I’ve wanted different things from my yoga studios and teachers over the years. I started doing very basic hatha yoga. The teachers were okay, but I was new enough not to be picky. The pranayama and basic asanas were what I needed to come into my body, and the set sequence of their level one class was very intelligent. A year later, I did vinyasa at a studio that energized me and built my strength, but their funky sequences and harmonium-induced chanting did nothing to center me. Then I heard about Genny Kapuler, an Iyengar teacher in SoHo who is still the top teacher on my list. I studied with her for a few years and learned anatomy and alignment in a very integral way. She is tremendously graceful, patient, and kind, especially among Iyengar teachers, who can be known for an authoritarian style. My schedule in grad school took me away from her studio to a home practice. I took some privates with her for guidance, and found a new depth by practicing at my own pace, at home. When it was time to studio shop again, I did some ashtanga while trying YogaWorks with a Groupon. I’d done ashtanga a few times in the past, and though I liked it, it never stuck. This time it did, and I started a Mysore-style practice, not least because I didn’t have to listen to the inane comments of an instructor leading a class. Two years later, location and schedule became a problem, and I had to shop for a new shala.

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how I found ashtanga

I don’t talk about my own practice much here, but it’s time. Largely because when my students leave Columbia, they always ask.

My own yoga has always shaped my teaching, and it’s taken its share of twists and turns over the years. Until 2010, I’d been doing a hatha-vinyasa practice for the previous few years and I had issues with inflammation and injury. If I took classes, often the teachers didn’t warm us up enough for all the stretching that came after. Lunges hurt the ball of my foot (sesamoiditis) and my hips ached from weird sequences (starting class with pigeon is not “shaking things up.” For most bodies, it’s unwise). Classes that did have warm-ups didn’t have cool downs. Teachers had annoying ticks. Or unfortunate taste in music. My last studio, where I did my advanced teacher training, had some good teachers, but their schedule didn’t match mine and it was hideously out of my way. An hour commute, if our friends at the MTA were in a good mood. Before this, Genny Kapuler and her soho studio were my favorite, but I’m too tightly-wound to be 100% Iyengar. I need to sweat to calm down.

I ached for a studio and a teacher that fit.

I didn’t expect to find it at the YogaWorks corporation on the UWS. But, what can I say? There was a Groupon. I took a bunch of classes for a week or two last May because it was reasonably convenient to my life, and gravitated to Evan Perry’s ashtanga classes. There is warm up. There is breath. There is wisdom in the time-tested sequencing. There is little chatter. There is no music. There are intelligent adjustments. And there are faces that became quickly familiar. It was because of these classes I started a membership at yogaworks.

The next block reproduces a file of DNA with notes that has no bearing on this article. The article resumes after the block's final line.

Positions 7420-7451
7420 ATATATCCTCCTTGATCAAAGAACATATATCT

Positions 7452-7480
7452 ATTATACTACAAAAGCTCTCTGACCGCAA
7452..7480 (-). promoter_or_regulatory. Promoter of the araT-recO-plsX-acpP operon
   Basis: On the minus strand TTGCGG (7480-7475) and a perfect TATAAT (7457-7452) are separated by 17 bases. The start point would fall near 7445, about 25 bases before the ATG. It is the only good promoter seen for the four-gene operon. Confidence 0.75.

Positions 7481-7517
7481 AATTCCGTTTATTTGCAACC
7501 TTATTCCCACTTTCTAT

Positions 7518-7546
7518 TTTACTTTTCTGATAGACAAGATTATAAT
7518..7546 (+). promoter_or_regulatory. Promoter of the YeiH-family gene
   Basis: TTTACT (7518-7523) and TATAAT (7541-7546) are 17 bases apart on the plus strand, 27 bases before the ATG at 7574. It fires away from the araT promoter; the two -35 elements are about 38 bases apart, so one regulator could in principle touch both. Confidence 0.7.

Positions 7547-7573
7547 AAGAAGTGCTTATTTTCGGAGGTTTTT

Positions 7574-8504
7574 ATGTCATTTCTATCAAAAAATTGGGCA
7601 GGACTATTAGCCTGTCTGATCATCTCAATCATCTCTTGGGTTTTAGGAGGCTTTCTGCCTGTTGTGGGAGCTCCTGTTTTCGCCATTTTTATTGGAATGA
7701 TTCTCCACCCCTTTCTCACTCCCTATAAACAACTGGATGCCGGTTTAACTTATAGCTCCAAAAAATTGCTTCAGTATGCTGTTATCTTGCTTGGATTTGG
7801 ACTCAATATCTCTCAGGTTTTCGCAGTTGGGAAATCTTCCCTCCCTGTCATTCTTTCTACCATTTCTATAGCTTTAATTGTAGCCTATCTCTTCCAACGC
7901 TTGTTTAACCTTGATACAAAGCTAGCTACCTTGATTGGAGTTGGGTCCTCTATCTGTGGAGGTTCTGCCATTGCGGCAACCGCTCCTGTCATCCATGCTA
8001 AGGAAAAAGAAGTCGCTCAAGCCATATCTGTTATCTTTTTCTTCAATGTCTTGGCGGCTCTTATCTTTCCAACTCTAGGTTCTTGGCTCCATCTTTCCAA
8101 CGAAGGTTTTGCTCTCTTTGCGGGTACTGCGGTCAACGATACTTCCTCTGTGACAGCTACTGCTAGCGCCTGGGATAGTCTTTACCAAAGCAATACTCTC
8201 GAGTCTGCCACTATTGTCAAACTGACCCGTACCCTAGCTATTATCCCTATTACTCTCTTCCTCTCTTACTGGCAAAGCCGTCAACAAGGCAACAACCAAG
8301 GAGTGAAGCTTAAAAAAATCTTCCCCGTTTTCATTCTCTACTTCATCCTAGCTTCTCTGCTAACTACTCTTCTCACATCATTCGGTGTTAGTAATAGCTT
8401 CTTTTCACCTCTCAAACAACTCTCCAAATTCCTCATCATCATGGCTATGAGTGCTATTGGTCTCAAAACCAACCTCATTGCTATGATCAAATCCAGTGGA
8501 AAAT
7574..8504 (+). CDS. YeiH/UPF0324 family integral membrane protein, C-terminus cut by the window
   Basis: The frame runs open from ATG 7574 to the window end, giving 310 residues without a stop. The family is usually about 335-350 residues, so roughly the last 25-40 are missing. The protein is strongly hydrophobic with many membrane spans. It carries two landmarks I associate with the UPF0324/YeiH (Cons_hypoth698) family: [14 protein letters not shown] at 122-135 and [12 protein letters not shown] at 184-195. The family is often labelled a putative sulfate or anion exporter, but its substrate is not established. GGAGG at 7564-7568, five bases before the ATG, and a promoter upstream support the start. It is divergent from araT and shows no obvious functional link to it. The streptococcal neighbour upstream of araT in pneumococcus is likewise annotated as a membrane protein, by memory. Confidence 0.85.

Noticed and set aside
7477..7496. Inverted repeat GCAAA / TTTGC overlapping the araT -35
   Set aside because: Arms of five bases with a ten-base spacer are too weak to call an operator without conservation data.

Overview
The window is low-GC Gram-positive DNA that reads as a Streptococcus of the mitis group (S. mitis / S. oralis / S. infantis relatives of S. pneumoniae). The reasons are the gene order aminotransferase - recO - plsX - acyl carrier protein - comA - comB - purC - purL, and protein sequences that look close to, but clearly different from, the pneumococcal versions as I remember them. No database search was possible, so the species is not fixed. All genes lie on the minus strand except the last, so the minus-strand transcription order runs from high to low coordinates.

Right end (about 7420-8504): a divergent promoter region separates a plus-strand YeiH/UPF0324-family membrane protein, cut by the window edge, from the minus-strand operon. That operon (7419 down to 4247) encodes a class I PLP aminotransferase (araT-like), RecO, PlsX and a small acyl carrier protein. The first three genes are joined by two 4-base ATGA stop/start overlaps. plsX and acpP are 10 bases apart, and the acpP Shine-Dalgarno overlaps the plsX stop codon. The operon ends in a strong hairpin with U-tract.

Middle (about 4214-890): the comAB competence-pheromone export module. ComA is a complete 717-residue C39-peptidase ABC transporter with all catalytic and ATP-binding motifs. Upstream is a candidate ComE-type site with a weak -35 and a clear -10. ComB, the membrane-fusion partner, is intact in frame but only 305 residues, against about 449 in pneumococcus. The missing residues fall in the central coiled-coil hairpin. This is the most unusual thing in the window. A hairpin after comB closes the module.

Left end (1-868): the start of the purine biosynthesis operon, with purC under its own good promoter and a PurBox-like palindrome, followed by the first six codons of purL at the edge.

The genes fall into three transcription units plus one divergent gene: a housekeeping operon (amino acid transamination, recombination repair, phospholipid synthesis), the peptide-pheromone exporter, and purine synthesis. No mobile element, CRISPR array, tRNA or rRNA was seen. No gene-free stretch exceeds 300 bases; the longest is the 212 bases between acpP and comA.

My first aśtanga experience (properly it is aśtanga, but is also written ashtanga and astanga) was around 2003 at a small shala with Angela and Sharada LaSpisa. They were great but it was too hard. I could barely do Surya As, and before long, I switched to Iyengar. Years later, in January 2008, I took a class with Evan when I did a trial with yogaworks. It was hard. I liked it. But my trial ran out and I was still in grad school. Then I did my advanced teacher training at ISHTA. During that period I did an ashtanga retreat in Sri Lanka for vacay, not chosen for the yoga but because my Aussie boyfriend did not find the surf in the Caribbean pleasing. So, I went back to South Asia. It was beautiful and fun. And ashtangis are funny.

So it wasn’t a total surprise when I started getting up at the crack of dawn for Mysore practice (this site explains how Mysore differs from teacher-led classes) last summer. By fall, I had moved downtown and things had settled a bit. I made it a point to practice astanga six days a week, as prescribed. If I couldn’t get to the studio, I did it at home, or even in the gym at work. I quickly learned that it could not be a choice, going. The only way to defeat the “I could stay in bed” dialogue is to not entertain it, not even on the rainiest or snowiest of days.

Mornings of greatest resistance were countered by thoughts of the others sweating it out. The warmth of the room. The adjustments. The room full of yogis having practiced for years alongside those who started last week. The camaraderie forged by breathing together in our otherwise silent daybreak ritual. The chats afterward in the locker room and by the water cooler. It is not just the bending and jumping and twisting we rely on to start our day. For that we can practice at home, and even steal some more time in bed.

So, how do you find a good yoga studio? It’s not easy. One size does not fit all, and I’ll share more thoughts in a following post.